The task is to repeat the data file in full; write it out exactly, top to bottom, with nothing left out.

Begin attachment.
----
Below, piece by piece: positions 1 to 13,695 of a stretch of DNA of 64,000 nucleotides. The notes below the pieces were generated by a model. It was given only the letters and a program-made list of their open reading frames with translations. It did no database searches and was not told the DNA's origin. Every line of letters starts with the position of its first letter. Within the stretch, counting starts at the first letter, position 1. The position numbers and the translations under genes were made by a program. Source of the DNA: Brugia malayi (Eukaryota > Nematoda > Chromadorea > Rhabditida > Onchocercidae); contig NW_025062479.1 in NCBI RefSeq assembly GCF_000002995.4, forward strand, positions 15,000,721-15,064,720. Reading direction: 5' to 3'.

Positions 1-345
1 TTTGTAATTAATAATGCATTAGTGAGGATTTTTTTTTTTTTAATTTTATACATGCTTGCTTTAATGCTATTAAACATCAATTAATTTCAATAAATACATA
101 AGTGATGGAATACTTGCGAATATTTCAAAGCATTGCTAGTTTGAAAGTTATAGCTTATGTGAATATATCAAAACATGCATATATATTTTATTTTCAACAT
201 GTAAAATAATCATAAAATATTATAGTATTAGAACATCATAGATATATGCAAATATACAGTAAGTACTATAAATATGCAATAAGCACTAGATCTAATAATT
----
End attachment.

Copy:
Below, piece by piece: positions 1 to 13,695 of a stretch of DNA of 64,000 nucleotides. The notes below the pieces were generated by a model. It was given only the letters and a program-made list of their open reading frames with translations. It did no database searches and was not told the DNA's origin. Every line of letters starts with the position of its first letter. Within the stretch, counting starts at the first letter, position 1. The position numbers and the translations under genes were made by a program. Source of the DNA: Brugia malayi (Eukaryota > Nematoda > Chromadorea > Rhabditida > Onchocercidae); contig NW_025062479.1 in NCBI RefSeq assembly GCF_000002995.4, forward strand, positions 15,000,721-15,064,720. Reading direction: 5' to 3'.

Positions 1-345
1 TTTGTAATTAATAATGCATTAGTGAGGATTTTTTTTTTTTTAATTTTATACATGCTTGCTTTAATGCTATTAAACATCAATTAATTTCAATAAATACATA
101 AGTGATGGAATACTTGCGAATATTTCAAAGCATTGCTAGTTTGAAAGTTATAGCTTATGTGAATATATCAAAACATGCATATATATTTTATTTTCAACAT
201 GTAAAATAATCATAAAATATTATAGTATTAGAACATCATAGATATATGCAAATATACAGTAAGTACTATAAATATGCAATAAGCACTAGATCTAATAATT